How Much Does PACER Cost?
It costs .08 per page. That is .08 per page viewed (not just printed). However, you are not charged anything unless you rack up at least ten bucks in charges per quarter. That is why you don’t want to check your bankruptcy status too frequently, or go nosing around and looking at other cases. There have been many people who have become obsessed with PACER, and it has cost them a small fortune. When I was going through bankruptcy, I made it a point not to check it constantly, and I never paid a penny for the service.
One final word of caution: do not view your bankruptcy court records through third party sites. Entering information on third party sites that promise to deliver your PACER records can make your information accessible to the search engines. The search engines do not have the ability to access your records on the PACER site. Only use www.PACER.gov.
Let me know if there are any other questions about PACER and bankruptcy by me dropping a comment.
May your fresh start come very soon,
Friday, June 22, 2012
I’m back after a long hiatus, and bankruptcy questions have been piling up. This one is about bankruptcy and car insurance. Understandably would-be filers are asking “does bankruptcy affect car insurance”?
In most states it can. This is because most states allow car insurance companies to factor in credit scores when determining rates. So, a bankruptcy could very well raise your insurance premiums. Or, you may even be denied coverage.
However, I think it’s necessary to point out that the vast majority of folks who file bankruptcy have a lousy credit score to begin with. It is rare for a filer to have an acceptable credit score, much less a stellar one. In fact, filing bankruptcy might even raise credit scores for people who haven’t been paying their bills.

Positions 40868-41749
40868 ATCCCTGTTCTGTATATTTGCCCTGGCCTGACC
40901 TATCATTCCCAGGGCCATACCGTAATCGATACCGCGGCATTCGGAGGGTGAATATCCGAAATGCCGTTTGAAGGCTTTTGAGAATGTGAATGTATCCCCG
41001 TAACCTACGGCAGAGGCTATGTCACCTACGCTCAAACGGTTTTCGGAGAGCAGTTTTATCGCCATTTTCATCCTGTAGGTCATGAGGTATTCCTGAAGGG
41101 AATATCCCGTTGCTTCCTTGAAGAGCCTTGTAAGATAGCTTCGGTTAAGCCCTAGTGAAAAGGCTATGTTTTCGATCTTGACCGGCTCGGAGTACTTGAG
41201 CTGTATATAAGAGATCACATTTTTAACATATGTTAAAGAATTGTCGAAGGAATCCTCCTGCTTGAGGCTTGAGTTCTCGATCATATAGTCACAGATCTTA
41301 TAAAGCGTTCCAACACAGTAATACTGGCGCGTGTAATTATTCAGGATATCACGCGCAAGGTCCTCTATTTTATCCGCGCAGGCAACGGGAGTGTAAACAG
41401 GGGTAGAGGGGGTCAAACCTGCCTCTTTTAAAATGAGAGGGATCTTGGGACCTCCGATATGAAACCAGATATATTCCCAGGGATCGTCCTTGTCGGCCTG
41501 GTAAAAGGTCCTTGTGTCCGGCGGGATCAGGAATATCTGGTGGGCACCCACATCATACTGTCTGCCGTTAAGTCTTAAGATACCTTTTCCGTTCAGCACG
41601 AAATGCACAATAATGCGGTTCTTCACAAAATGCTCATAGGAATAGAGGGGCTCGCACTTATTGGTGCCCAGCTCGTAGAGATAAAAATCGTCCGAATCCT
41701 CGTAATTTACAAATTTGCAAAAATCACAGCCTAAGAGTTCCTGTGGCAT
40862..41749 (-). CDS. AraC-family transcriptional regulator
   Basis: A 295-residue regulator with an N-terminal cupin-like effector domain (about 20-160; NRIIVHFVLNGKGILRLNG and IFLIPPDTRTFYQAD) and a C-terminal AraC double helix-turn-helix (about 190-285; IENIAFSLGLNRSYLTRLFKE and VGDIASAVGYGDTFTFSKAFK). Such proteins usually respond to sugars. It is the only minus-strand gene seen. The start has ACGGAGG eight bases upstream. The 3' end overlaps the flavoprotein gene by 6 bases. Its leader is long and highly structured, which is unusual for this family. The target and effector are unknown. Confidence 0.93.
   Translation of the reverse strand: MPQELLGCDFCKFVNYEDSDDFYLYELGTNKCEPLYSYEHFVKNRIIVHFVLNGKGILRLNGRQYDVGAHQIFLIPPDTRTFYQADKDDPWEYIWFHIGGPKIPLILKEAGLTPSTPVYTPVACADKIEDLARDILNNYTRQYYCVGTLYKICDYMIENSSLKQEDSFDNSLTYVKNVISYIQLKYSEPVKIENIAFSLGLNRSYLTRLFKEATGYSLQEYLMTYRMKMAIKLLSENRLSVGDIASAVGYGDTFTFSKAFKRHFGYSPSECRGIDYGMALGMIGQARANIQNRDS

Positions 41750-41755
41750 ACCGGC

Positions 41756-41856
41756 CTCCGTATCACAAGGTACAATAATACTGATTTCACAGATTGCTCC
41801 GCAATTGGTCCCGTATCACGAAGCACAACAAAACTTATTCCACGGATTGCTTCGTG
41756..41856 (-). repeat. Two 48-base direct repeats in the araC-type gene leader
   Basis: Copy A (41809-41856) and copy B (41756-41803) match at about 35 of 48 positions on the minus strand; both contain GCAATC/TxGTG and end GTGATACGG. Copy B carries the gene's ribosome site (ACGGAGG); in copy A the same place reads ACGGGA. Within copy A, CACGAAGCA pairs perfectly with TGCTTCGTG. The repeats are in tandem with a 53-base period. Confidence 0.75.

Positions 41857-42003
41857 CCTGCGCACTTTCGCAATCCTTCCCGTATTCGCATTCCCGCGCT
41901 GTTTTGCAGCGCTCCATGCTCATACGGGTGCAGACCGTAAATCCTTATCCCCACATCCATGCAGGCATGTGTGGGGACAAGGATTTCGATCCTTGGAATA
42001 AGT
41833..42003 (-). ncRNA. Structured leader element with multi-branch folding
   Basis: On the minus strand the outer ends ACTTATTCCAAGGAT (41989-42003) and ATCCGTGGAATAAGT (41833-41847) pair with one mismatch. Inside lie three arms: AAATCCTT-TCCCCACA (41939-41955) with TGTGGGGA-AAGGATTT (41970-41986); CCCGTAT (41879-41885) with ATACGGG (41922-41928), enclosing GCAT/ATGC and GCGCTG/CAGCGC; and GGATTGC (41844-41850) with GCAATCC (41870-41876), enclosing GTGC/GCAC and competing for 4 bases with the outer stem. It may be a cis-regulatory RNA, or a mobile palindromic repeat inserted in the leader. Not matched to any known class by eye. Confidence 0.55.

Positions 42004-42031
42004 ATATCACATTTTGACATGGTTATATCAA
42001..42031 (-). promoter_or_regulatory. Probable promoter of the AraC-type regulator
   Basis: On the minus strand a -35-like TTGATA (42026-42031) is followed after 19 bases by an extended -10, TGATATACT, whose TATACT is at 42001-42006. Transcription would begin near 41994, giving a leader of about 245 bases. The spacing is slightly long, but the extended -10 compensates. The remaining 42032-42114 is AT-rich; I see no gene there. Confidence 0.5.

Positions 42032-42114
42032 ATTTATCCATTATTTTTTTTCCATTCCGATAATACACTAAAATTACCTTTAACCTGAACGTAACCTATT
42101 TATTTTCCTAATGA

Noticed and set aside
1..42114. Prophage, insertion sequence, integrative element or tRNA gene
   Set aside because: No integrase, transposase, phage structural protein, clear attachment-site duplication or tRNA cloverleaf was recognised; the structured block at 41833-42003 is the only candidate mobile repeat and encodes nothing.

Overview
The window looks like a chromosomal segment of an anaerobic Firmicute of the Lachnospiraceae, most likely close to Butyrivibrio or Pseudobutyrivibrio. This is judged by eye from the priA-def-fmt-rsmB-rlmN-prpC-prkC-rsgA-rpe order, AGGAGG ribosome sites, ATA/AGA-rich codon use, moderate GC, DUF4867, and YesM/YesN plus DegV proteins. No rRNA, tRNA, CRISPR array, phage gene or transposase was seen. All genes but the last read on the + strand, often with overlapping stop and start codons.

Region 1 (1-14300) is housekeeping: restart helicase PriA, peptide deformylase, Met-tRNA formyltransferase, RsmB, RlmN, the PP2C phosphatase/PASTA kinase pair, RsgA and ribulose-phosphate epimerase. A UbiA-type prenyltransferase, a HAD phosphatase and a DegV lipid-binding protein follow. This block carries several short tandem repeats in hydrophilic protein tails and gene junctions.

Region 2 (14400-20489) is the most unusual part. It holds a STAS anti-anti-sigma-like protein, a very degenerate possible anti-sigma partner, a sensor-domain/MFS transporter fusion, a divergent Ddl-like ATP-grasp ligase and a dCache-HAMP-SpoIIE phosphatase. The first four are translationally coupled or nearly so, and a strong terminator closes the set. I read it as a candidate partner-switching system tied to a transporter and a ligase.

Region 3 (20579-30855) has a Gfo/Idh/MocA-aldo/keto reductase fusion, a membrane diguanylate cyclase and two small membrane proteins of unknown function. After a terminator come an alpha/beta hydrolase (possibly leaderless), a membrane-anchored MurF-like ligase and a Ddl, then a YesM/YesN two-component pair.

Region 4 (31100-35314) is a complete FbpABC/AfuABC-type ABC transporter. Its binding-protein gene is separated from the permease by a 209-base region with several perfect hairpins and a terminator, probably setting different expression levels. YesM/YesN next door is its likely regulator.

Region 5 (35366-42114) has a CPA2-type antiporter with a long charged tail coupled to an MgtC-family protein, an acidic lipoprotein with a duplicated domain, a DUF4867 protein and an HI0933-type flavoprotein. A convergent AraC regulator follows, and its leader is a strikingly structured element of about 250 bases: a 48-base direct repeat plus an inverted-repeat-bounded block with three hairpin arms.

Also, some states, such as California and Massachusetts, forbid the use of credit scoring to determine your rates. Many other states have tried to fight it also, but, in the vast majority of states, using your credit score for insurance purposes is still legal.
Some companies (again, except in states where this is illegal), can drop your auto policy if you are in default on a debt you have with them. For example, I had USAA insurance and I also had a USAA credit card that I included in my bankruptcy petition. Because I live in California, USAA could not drop my car insurance, but they would have if I lived in a state that allowed it.
It's just wrong that if you file bankruptcy, car insurance companies are able to use your credit score to charge you higher rates or deny you coverage, even if you’ve never lapsed. Fortunately, there are still plenty of carriers that do not use credit scores to determine eligibility or rates, regardless of where you live. For the best rates, you just need to shop around. You can even get a car insurance quote online.
As always, this and other issues regarding your bankruptcy should be discussed with a competent bankruptcy attorney. I am not a lawyer.
Good luck to all who need a fresh start,ep